I'm not sure I am sure Romney's character is excellent. What little I can see of the way he has chosen to live his life, though, leads me to believe he has self-control, self-discipline, and the right moral priorities. Of course it could always turn out that he has been having sex with under aged aardvarks, but in that case I think I would be justified in revising my opinion in light of new information :p

I agree that he doesn't seem able to persuade the base (or maybe just people who are looking for something different than what I'm looking for). To me - and to the one son I've talked to, and to my husband - he is the most convincing of the candidates.

Gingrich's demogoguery grates on my last nerve. Santorum makes a fair amount of sense when anyone lets him speak, but he has such a record of putting his foot in his mouth that I believe him to be unelectable. Plus, there's the lack of experience issue.

I don't really agree that Gingrich satisfies all three of your conditions. Your emotions are not shared by everyone and you clearly don't seem to understand the emotions of people who don't share your point of view.

Gingrich demonstrably does NOT understand the emotions of people like me, Grim. Or any of my friends (pretty much all of whom have voted R all their lives). My emotional reaction to him is, not to put a fine point on it, disgust.

I think you are in danger of judging everything by your own reactions, but there are lots of folks out there who aren't you and we need their votes.

Moreover, you seem to think that 'exciting the emotions' is a good thing. In fact, I think it is nearly always a bad thing. That's what demogogues do and I can't imagine why (after watching Obama) we'd want 4 more years of the same?

Grim said...


Aristotle isn't making a normative argument about exciting the emotions (and neither am I). He's making a practical argument: verbal persuasion has these three elements. Insofar as you wish to persuade someone, then, these are the ways in which you can do it. Sometimes Newt uses insightful, careful arguments on policy (a type 1 argument); sometimes he puts out great ads about George Washington (a type 2 argument); and sometimes he takes out a Bowie knife and cuts up a moderator in a way that plays to audience resentments of the media (a type 3 argument). He does all of these things well, as he thinks they are appropriate.

My own emotional reactions to Newt's remarks are not what you apparently imagine. I watched his remarks today about how Romney must think we're all stupid to believe he can say one thing in 1994 and another thing today, in a way such that his apparently major changes of heart always line up with his electoral advantage. I happen to agree with every word that Newt said on the subject, on the merits; and in fact, I actually do resent the apparent belief by Romney that he can do that.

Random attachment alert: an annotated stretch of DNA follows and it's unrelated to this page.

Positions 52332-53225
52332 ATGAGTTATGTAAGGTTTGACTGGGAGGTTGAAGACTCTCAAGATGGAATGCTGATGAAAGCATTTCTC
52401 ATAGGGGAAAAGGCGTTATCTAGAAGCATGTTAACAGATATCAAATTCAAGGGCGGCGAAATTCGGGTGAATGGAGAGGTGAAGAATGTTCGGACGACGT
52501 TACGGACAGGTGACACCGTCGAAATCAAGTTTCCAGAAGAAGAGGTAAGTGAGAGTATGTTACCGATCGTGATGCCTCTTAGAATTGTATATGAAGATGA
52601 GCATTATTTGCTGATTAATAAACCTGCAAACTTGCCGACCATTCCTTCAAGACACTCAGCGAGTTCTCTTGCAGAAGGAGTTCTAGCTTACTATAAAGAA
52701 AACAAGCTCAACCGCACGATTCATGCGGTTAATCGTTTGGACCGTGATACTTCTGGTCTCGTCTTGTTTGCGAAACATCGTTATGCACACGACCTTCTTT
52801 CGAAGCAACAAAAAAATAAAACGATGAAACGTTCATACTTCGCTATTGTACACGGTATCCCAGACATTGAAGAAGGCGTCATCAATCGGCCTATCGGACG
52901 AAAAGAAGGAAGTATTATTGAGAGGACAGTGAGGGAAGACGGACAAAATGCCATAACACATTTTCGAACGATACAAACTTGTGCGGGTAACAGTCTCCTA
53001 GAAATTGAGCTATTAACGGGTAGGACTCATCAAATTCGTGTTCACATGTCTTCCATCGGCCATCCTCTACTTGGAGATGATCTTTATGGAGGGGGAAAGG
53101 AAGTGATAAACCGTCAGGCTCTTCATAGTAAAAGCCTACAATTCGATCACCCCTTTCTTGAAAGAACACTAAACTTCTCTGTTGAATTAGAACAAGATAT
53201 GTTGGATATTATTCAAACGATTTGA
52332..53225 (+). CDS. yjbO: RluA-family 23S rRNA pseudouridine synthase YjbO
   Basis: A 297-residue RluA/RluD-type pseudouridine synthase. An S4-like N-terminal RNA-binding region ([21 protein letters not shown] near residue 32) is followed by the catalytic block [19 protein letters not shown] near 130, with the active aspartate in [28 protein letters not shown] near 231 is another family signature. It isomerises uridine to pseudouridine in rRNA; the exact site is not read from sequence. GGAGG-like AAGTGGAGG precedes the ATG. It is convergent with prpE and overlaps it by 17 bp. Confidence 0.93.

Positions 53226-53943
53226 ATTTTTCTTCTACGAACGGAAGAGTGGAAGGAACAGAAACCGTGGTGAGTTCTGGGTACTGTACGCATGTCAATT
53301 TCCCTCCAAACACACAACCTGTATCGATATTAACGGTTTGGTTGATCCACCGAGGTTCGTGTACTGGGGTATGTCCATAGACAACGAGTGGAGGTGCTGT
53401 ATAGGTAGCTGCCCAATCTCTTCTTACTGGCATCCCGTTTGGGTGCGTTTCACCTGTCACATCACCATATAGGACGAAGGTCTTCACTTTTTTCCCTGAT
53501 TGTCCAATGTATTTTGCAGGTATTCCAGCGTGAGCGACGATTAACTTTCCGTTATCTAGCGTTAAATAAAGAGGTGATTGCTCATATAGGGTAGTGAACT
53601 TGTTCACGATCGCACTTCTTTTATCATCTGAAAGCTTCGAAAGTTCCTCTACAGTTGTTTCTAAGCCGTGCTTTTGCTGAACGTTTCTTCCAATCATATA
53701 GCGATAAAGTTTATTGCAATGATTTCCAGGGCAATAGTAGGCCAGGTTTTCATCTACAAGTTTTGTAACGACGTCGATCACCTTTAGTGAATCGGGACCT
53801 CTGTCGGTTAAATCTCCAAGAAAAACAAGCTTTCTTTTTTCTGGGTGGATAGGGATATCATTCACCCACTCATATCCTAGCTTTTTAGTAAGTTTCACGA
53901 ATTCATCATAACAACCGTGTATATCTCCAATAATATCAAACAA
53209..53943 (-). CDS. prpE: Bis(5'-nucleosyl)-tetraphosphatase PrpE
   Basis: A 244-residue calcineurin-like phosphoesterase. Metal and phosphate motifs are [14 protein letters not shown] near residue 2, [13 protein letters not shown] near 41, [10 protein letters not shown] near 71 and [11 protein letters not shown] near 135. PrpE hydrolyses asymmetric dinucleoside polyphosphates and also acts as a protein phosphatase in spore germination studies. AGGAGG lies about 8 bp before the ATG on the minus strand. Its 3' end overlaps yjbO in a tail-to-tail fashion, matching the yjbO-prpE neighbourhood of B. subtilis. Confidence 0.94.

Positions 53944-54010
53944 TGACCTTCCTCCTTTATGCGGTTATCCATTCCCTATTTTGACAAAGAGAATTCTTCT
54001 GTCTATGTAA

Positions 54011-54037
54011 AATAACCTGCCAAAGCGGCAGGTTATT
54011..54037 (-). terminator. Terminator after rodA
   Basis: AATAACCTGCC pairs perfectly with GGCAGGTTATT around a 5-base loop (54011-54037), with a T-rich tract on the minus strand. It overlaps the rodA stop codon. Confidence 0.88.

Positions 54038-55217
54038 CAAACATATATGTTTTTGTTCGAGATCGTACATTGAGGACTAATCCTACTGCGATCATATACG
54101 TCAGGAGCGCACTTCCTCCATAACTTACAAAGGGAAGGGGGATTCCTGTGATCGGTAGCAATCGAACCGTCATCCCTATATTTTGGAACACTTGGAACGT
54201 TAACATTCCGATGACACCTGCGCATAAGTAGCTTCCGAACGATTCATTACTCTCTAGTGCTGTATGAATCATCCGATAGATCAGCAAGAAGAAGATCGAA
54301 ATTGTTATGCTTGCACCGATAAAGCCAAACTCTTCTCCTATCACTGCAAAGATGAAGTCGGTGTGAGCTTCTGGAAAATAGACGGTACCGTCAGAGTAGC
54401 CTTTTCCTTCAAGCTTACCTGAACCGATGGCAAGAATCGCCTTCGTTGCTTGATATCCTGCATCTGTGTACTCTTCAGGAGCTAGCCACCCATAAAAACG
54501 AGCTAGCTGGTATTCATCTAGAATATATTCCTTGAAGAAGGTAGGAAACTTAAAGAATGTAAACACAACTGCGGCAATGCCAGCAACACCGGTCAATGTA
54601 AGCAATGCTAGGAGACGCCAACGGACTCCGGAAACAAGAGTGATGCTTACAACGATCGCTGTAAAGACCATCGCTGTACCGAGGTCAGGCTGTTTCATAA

Still, when I see Gingrich up there saying 'We must tell him that we're not that stupid, and he's not that smart,' I recognize in it an attempt at emotional manipulation. I resent that too -- heck, it's the same thing. He isn't going to win me over in this fashion, but I think it will work with others.

Nevertheless, Aristotle wasn't talking about how I feel or how you feel (and neither am I). He's talking about what works, and it seems to work. Newt gets standing ovations out of this stuff. It's moved his poll numbers across the country. He's not appealing to everyone, as you say, but he isn't trying to appeal to everyone: he's trying to appeal to a certain group of people, and he's doing it well.

That's a purely practical analysis, entirely separate from the question of whether it's right or moral (and also separate from the question of whether I personally support it; my candidate is someone else).

What puzzles me about the piece, though, isn't any of this: it's the question of why character doesn't play the central role in our politics that it does for Aristotle (and which it does, I think, in other aspects of life).

Cassandra said...

He's not appealing to everyone, as you say, but he isn't trying to appeal to everyone: he's trying to appeal to a certain group of people, and he's doing it well.

Yes, he is. But if he gets the nomination he'll have to broaden that appeal. Will you then subject him to the same standard you apply to Romney?